Bonum Certa Men Certa

Poor Excuses for Granting Poor (and Often Illegal/Invalid) Patents

Illegal/Invalid Patents (IPs) don't make the system stronger but weaker

Let them eat patents. All the world's problems will be solved by more patents.



Summary: A quick look at some of the latest examples of software patents advocacy (not by actual software professionals, obviously) and why it's deeply misguided (or guided solely by greedy law firms)

THE PUSHESR of what's called "stronger" (or STRONGER) "patent act" in the US don't care about the strength of patents. They care about the contrary and push for the very opposite. They just want the U.S. Patent and Trademark Office (USPTO) to grant loads of software patents that courts reject anyway.



"In practice, however, they merely grant monopolies in technology that can reduce pollution."The same is true for the European Patent Office (EPO), where António Campinos -- like Battistelli before him -- measures 'strength' in terms of so-called 'productivity'. Not quality, not examiners' skills, not validity rates (or rates of European Patents being upheld by courts). It's hardly surprising that Campinos shamelessly lobbies for software patents in Europe. That helps him fake 'production'...

In order to pretend that the EPC does not exist (like 35 U.S.C. ۤ 101 in the US) they resort to misleading, novelty-sounding buzzwords such as "hey hi" (AI). To deny patents on this "hey hi" would surely be a denial of progress and amazing novelty, right? The media speaks about "hey hi" day and night, especially more so since 2017 or thereabouts (it boils down to superficial, faked hype).

Another pattern of EPO propaganda has recently been greenwashing. They pretend that their patents somehow "save the planet..." (no, they seriously try to imply that!)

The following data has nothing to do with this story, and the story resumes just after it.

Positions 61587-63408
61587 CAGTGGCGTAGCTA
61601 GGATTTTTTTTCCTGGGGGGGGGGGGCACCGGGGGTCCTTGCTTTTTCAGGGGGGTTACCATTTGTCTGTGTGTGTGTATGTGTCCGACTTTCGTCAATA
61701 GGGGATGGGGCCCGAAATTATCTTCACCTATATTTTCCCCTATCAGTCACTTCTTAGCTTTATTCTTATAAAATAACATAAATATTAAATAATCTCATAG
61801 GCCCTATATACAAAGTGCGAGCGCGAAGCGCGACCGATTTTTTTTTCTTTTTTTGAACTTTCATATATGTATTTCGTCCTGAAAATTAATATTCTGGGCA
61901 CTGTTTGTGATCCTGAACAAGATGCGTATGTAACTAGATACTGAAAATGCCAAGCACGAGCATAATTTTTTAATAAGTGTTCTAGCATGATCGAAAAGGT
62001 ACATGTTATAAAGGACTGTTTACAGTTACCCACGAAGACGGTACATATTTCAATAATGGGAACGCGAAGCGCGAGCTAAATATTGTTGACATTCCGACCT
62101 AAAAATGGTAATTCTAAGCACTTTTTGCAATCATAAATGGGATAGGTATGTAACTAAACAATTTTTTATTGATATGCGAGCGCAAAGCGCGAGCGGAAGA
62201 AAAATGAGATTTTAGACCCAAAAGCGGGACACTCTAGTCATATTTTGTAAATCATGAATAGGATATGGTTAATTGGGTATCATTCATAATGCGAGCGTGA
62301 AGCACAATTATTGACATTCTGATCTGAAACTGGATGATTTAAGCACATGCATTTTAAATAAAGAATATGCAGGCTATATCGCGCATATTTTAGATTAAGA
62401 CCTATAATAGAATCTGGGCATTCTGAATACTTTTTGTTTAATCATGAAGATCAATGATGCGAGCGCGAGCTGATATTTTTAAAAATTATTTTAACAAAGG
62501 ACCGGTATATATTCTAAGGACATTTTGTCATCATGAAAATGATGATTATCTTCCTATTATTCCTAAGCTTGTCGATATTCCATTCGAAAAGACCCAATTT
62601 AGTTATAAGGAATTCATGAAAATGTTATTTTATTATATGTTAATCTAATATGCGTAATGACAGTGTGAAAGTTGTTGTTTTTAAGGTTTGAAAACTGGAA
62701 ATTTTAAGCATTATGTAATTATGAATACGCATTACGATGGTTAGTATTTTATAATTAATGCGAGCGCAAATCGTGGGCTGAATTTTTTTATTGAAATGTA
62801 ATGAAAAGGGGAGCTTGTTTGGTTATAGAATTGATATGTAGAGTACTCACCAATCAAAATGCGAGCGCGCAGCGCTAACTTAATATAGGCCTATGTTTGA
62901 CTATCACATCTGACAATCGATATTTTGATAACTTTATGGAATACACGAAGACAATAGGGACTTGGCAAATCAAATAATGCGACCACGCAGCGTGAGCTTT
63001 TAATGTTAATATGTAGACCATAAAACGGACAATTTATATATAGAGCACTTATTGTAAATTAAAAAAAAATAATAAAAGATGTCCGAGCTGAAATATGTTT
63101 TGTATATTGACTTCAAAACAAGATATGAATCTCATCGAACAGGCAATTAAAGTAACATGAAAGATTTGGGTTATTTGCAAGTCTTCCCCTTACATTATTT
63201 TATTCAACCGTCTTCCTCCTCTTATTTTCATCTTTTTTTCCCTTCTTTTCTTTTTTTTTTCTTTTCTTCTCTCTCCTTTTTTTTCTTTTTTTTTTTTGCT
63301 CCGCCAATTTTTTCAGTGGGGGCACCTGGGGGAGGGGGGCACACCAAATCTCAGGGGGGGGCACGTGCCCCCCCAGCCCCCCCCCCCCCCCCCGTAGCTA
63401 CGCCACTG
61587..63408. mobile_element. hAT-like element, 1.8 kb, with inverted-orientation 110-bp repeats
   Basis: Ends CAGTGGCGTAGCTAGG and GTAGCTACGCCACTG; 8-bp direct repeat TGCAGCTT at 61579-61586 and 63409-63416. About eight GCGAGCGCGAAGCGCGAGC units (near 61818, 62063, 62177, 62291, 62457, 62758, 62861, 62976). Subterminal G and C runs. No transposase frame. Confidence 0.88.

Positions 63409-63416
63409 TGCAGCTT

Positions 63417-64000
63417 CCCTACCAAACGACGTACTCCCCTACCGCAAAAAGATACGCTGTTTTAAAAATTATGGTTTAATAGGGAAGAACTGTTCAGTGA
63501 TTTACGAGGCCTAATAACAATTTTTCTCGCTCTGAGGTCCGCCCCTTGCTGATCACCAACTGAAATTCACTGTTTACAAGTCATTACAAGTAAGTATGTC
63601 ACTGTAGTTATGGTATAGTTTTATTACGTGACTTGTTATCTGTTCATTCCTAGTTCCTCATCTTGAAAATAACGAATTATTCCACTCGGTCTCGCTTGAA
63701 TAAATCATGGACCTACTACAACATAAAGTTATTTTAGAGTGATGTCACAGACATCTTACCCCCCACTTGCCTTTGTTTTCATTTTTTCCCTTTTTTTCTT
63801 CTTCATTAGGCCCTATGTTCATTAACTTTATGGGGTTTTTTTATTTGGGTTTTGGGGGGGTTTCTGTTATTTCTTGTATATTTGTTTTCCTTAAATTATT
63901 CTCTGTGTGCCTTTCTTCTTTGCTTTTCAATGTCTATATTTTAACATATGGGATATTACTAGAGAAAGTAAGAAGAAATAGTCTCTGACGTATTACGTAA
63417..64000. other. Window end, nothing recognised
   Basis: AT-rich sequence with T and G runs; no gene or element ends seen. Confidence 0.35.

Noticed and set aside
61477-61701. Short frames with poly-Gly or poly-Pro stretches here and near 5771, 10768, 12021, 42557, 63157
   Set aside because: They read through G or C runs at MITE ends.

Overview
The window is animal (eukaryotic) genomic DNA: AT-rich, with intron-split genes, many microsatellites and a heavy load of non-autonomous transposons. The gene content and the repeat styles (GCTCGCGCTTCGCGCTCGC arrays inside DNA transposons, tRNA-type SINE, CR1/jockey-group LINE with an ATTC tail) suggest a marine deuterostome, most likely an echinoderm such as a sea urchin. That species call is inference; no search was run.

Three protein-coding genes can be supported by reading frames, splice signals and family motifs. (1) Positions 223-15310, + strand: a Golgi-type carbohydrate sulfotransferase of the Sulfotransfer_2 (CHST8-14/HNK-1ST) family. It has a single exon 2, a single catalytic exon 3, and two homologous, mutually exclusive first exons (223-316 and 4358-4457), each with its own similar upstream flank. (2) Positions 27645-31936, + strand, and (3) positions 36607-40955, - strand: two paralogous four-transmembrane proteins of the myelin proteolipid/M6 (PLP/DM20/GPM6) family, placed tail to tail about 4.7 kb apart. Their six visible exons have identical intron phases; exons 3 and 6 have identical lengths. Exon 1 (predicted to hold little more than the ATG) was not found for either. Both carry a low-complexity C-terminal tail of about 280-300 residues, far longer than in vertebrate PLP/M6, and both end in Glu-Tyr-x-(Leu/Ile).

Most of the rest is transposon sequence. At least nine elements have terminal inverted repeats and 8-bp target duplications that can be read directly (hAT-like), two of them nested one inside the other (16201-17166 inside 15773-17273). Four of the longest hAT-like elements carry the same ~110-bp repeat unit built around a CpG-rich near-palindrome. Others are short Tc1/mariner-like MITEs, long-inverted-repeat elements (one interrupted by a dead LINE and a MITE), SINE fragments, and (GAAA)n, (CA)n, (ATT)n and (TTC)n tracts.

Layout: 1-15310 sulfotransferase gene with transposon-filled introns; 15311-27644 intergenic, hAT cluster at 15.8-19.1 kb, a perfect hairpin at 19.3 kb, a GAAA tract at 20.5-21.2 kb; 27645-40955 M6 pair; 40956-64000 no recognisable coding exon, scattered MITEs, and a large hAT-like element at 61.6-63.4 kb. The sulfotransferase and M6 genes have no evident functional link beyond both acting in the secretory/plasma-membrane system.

In practice, however, they merely grant monopolies in technology that can reduce pollution. As we mentioned in an earlier post of ours, there's a new example of this which is promoted in a misleading fashion. For instance, the article "SeaTwirl Granted European Patent" (from North American Windpower) says: "SeaTwirl, a producer of floating wind turbines, will be granted a patent for a divisible wind turbine by the European Patent Office (EPO). SeaTwirl has already been granted the same patent in Sweden, the U.S. and China. [...] SeaTwirl is working strategically to build a broad patent portfolio. By protecting technical solutions that make the wind turbines cheaper to build and maintain, the company strengthens its market position, notes SeaTwirl."

How does a monopoly make things cheaper? The opposite is true. But never let "green" stunts slip away, right?

The National Law Review has just published this new piece from a giant law firm (Mintz, Levin, Cohn, Ferris, Glovsky and Popeo, P.C). The piece mentions the EPO's position on so-called 'AI' patents and notes that "IEEE-USA urged the USPTO to focus on correcting the problems facing all computer implemented technologies as a primary approach to providing strong patent protections to AI based inventions."

Well, IEEE is at least consistent in his anti-software developers stance. We've long warned about IEEE pushing illegal software patents and it seems rather clear that IEEE does not represent engineers. Here are some portions: (it's about input sent to the US patent office)

The European Patent Office (EPO) has refused two European patent applications that designated an artificial intelligence called DABUS as the inventor, following a non-public hearing on November 25, 2019. The EPO has not yet published its reasons for refusing the applications but merely stated that “they do not meet the requirement of the European Patent Convention (EPC) that an inventor designated in the application has to be a human being, not a machine.” The refusal refers to Article 81 and Rule 19 of the EPC. The EPO further noted “A reasoned decision may be expected in January 2020.”